A controversial holiday village and restaurant development near Culloden Battlefield is back on the cards – just months after being thrown out by Highland Council planners.
A £1million proposal for four-star holiday lodges and a 100-seat restaurant at TreeTops Stables, Faebuie, on Culloden Moor, was rejected in May by officials under delegated power after almost 100 objections were lodged.
The decision had delighted campaigners opposed to developments close to the historic location.
The TreeTops proposal would have involved converting a small riding centre into a leisure resort incorporating 13 lodges, a cafe, shop, laundry and restaurant.
However, a new pre-planning Proposal of Application Notice (PAN) has been lodged by developer Inverness Paving and architects HRI Munro.
There are no specific details to any planned alterations at this stage, only stating it would be for “holiday lets, leisure and hospitality facilities”, including holiday lodges sized 25-60sq metres and a 220sq metre restaurant.
Andrew Bruce, of HRI Munro said: “It is at very early stages and we will be no new planning application made until next year. This is only a notice showing the intention planned.”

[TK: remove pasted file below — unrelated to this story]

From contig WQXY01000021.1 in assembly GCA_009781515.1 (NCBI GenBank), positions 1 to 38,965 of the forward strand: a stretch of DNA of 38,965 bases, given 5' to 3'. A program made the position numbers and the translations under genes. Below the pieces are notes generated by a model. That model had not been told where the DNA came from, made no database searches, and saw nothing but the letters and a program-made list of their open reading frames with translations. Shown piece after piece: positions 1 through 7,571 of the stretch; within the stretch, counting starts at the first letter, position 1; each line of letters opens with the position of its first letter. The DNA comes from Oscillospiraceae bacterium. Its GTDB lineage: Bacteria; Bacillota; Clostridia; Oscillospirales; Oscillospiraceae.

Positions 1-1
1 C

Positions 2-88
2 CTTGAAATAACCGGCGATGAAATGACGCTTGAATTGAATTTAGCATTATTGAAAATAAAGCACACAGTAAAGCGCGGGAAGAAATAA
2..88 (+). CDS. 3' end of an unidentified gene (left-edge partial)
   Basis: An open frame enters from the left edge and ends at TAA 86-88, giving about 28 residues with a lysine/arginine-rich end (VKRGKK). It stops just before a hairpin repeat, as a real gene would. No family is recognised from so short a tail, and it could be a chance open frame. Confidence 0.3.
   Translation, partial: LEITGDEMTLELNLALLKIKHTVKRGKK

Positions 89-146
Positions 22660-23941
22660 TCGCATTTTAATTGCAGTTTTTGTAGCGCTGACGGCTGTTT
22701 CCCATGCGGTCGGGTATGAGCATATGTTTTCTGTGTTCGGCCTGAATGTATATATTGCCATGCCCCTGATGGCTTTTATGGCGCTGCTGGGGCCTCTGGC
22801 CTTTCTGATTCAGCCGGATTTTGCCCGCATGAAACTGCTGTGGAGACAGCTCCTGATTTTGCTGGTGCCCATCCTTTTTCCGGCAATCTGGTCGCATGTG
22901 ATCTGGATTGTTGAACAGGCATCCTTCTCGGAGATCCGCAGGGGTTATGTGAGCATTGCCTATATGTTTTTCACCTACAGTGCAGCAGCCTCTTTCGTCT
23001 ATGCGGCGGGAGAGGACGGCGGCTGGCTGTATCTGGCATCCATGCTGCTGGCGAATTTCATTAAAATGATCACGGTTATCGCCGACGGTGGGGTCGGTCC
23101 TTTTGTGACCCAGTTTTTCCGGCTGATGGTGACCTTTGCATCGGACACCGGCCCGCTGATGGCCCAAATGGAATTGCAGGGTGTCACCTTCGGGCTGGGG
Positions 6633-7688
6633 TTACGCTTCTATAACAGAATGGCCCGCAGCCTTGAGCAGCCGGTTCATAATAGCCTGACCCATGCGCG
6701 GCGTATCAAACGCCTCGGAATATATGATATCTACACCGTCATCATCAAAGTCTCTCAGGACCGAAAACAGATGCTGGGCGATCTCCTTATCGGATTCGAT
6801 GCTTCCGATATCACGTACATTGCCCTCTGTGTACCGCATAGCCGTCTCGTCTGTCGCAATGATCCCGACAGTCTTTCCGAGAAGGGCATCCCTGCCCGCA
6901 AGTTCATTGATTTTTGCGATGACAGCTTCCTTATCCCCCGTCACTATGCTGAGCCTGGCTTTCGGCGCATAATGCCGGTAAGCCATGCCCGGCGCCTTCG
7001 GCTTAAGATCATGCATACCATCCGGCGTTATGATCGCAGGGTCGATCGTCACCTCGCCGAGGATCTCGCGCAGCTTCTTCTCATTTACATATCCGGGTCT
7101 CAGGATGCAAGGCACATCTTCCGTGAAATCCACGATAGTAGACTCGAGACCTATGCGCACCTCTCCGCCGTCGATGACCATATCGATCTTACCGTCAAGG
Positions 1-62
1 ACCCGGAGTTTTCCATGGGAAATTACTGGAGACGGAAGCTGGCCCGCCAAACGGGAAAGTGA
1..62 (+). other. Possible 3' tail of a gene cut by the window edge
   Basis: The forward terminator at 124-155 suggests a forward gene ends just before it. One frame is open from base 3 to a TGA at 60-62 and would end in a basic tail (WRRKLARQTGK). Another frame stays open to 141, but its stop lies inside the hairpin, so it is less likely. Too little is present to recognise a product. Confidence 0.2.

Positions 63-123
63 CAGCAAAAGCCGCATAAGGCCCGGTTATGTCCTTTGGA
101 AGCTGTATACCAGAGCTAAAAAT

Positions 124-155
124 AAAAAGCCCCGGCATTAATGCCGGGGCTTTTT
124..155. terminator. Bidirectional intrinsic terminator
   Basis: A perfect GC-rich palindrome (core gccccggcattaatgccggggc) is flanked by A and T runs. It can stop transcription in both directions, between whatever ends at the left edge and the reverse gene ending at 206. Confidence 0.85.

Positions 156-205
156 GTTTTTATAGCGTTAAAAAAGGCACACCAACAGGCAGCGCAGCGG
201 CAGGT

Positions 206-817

But the move has surprised campaigners who were opposed to the original scheme.
The location was reputedly where the government troops “saddled up” before going into battle against the Jacobite Army supporting Bonnie Prince Charlie’s claim to the throne in 1746.
The original holiday village plans which were rejected.Councillor Ken Gowans said: “As this is the Planning Application Notice only very basic details are provided.
“This development will be inside the conservation area and its impact on the greater historic battlefield area will need to be very carefully considered. The detail of how this may differ from the previous application which was refused is not clear at this stage.
“Clearly, any proposed development in the vicinity of Culloden Battlefield will be of great interest locally, nationally and internationally. Its impact, not only in Scotland but globally, cannot be understated.”
Highland Council planning officers had refused the original plans, primarily given the holiday park’s impact on surrounding woodland and the natural environment, and cited both the Highland-wide development plan and the Culloden Muir Conservation Area.
Site owners Inverness Paving had said previously that the development could create up to 25 jobs and would “considerably improve and enhance” the setting, stressing the site was completely invisible from the battlefield.
No one from the firm responded to a request for a comment.
Councillors expanded the conservation area after a 16-home project at Viewfield, half a mile from the battlefield – a development which sparked worldwide fury – was approved.